REFORM IS A VERB
LEONARD J. FEIN
Dr. Fein goes over the ground of Rabbi Levy's proposal. Having concluded a major study of Reform Judaism, he affirms that among Reform Jews (and many others) is to be discerned "a powerful, perhaps even desperate, longing for community." Like Rabbi Levy, Dr. Fein is confident that Reform Judaism has the resources to respond to that longing. Individuals can be drawn into community, Dr. Fein stresses, but presently Reform synagogues and temples do not succeed in constituting communities. The question, he tells us, is not primarily intellectual or even religious.
Part of the problem is that Reform Judaism has too readily resolved the tension between 'being Jewish' and 'being American.' Dr. Fein argues the tension itself is productive. He has found good evidence that Reform Judaism is not merely a vehicle of assimilation or de- Judaization but "is clearly solidly in the mainstream of contemporary Jewish understandings and commitments." That is why he lays emphasis upon the potential of Reform Jews. The Reform Temple, which embodies Reform Judaism in the local context, has the opportunity to develop that potential. Dr. Fein's main point is that Reform Judaism is to be taken seriously within the spectrum of expressions of American Judaism. Perhaps the most vivid evidence in behalf of this contention lies in the essays--critical, searching, angry--of Reform rabbis and scholars in the employ of the Reform movement.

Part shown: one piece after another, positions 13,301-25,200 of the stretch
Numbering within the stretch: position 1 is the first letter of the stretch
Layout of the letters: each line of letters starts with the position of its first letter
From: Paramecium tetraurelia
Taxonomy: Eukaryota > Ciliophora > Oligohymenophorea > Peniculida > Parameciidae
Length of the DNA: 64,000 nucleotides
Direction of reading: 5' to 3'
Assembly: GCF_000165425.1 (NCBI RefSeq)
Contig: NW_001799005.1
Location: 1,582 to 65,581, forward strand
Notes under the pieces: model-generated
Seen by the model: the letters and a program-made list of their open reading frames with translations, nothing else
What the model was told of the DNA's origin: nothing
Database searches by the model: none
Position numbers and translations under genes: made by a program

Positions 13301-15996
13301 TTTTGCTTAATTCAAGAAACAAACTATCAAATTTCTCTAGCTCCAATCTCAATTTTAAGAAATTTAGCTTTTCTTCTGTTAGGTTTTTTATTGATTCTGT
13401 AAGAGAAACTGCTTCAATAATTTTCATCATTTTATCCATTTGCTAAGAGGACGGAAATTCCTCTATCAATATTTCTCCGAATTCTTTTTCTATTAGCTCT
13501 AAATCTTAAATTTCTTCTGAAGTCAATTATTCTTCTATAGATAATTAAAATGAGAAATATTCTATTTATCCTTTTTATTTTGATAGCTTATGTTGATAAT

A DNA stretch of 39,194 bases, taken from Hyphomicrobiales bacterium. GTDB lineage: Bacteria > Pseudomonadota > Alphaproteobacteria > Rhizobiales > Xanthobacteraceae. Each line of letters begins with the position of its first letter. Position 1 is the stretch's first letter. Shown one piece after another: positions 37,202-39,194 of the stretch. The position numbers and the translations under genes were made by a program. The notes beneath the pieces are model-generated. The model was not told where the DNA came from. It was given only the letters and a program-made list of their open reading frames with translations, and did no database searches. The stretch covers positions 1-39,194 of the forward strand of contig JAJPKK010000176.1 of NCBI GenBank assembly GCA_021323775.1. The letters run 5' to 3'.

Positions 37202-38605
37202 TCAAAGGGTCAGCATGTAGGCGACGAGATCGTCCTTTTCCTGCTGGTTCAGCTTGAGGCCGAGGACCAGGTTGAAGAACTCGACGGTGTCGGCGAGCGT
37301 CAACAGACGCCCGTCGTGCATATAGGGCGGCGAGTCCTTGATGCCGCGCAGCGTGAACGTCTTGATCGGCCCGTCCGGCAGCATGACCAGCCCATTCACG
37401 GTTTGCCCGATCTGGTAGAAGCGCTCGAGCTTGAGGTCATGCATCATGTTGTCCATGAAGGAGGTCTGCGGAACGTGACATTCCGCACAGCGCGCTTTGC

Against the background of the findings which emerged from both the survey and workshops, those of us involved with the project have, inevitably, formed certain impressions regarding the present state and impending directions of Reform Judaism. In this last section of our report, we turn from specific findings and observations to personal impressions and judgments.
Through all of our work, no single conclusion registers so strongly as our sense that there is, among the people we have come to know, a